The main mechanism for chemical sensitivity is the failure of the bodys enzyme detoxification pathways to adequately clear chemical compounds. Both immune and non-immune processes have been involved. Chemical sensitivity can develop after a massive chemical exposure (i.e. Bhopal), after specific non-chemical events (massive trauma, childbirth, surgery), after severe infections (viral, bacterial, parasitic) or with no identifiable cause (60% in one large study). Approximately 28% of patients diagnosed with chemical sensitivity have employment-related exposures.
Because most of the toxic chemicals involved are lipophyllic (fat soluble), they become stored in the bodys fat, resistant to metabolism and excretion. In fact, the chemical levels measured from fat biopsies are sometimes 300 times greater than the circulating serum levels.
How can I tell if
I am sensitive to chemicals?
Evaluation of end-organ disease is accomplished through pulmonary function tests, chest x-rays, liver function tests, thyroid function tests with antibodies, adrenal evaluation with antibodies, urinalysis, blood chemistry, endoscopy, cystoscopy, etc. depending on the symptoms involved.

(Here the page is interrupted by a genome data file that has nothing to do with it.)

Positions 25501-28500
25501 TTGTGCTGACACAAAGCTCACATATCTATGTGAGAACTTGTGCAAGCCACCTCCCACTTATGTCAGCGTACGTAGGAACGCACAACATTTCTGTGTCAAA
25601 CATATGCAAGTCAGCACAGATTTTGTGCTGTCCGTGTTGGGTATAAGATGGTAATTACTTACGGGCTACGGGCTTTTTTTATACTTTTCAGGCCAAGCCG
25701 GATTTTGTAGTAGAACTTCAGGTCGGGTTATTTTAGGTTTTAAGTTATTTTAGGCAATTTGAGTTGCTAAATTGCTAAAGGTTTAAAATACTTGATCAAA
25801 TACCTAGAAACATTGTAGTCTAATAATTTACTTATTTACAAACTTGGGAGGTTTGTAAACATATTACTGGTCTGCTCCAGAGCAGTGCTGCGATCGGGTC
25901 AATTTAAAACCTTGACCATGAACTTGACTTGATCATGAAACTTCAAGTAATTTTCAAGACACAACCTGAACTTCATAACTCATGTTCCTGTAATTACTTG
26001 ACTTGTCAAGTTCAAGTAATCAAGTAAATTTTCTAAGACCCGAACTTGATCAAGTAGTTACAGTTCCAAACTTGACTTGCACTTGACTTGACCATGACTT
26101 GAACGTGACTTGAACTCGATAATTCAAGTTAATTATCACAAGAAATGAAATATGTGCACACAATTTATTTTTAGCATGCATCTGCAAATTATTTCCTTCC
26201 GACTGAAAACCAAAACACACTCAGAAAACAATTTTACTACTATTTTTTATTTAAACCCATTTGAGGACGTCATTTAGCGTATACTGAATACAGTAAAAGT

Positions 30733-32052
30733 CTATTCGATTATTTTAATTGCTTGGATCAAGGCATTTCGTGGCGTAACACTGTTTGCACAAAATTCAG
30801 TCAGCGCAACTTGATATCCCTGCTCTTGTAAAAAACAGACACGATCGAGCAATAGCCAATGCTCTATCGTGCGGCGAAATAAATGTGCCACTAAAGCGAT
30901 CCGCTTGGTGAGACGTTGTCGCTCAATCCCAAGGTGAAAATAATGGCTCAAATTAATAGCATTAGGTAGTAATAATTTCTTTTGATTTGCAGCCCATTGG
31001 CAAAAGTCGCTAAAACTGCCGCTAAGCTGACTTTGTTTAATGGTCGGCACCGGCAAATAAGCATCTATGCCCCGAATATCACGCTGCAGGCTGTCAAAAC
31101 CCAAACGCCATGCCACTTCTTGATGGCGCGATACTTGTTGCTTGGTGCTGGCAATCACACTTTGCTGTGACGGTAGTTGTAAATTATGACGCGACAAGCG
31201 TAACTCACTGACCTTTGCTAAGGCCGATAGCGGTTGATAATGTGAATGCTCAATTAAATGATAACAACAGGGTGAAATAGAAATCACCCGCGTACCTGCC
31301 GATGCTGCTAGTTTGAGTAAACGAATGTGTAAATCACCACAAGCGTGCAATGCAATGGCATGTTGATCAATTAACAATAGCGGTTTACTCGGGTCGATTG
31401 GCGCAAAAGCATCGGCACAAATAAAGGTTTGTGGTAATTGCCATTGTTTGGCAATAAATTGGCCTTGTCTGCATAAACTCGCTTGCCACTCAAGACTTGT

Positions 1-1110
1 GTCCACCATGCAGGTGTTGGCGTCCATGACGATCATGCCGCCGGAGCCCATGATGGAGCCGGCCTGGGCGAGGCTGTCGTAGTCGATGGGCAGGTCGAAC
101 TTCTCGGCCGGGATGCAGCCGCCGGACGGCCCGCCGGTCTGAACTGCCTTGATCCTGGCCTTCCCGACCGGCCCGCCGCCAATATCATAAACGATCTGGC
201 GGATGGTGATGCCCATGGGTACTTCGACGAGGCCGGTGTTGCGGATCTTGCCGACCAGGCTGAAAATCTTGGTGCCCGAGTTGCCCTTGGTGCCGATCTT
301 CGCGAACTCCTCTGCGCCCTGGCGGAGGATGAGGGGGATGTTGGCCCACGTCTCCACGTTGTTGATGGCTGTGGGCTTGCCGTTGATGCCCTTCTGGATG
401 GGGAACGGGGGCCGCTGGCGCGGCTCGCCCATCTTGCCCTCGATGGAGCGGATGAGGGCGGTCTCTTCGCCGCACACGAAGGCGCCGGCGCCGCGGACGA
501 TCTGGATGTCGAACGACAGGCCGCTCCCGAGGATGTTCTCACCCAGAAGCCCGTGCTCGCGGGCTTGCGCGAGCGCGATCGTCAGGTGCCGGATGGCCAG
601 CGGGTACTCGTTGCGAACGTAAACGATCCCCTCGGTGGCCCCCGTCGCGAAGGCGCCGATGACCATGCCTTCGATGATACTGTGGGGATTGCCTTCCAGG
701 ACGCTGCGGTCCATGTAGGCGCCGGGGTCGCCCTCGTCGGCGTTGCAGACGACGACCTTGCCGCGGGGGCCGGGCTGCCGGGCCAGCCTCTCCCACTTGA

Is there any treatment
for chemical sensitivity?
To maximize a patients liver detoxification pathways, selected nutrients which are co-factors of liver Phase II detoxification pathways are administered. To decrease the fat stores of chemicals, a heat detoxification program has been developed consisting of selected nutrients, exercise, heat therapy, and massage. The protocol of nutrients, exercise, and heat therapy can often reduce the serum levels of the chemicals to "non-detectable."
Because of the spreading phenomenon, sensitivity to molds, grasses, trees, weeds, foods, dust, and other environmental factors must also be determined. Avoidance and/or desensitization for these factors is the treatment of choice.
So what's the prognosis,
American Academy of Environmental Medicine, 4510 West 89th Street-Suite 110, Prairie Village, Kansas 66207.
Braunwald E, et al. Harrisons Principles of Internal Medicine 11th Edition, New York: McGraw Hill Book Company, 1987, pp 1313-14.
Environmental Health Perspectives, National Institutes of Health: National Institute of Environmental Health Sciences, Washington, DC: United States Printing Office.
Randolph, TG. Human Ecology and Susceptibility to the Chemical Environment Springfield, IL: Charles C Thomas, 1962.
Rea, W. Chemical Sensitivity Vol. I-IV Boca Raton, FL: Lewis Publishers, 1992-1996.
Reeves, AL (ed). Toxicology: Principles and Practice, New York: John Wiley and Sons, 1981.
Copyright 1995, 1996 by Adrienne Buffaloe, MD.
Dr. Buffaloe is the medical director of New York Citys first chemical-free Environmental Medicine Center, Healthcare For The 21st Century, LLC., 964 Third Avenue, New York, New York 10155 212.355.2315 fax: 212.355.4496. She is a member of the American Academy of Environmental Medicine, and a graduate of Columbia College of Physicians and Surgeons where she was the Henry J Kaiser Scholar, and the Aura E. Sevringhaus Scholar. This article was originally published online at www.accessnewage.com/articles/health/chemical.htm.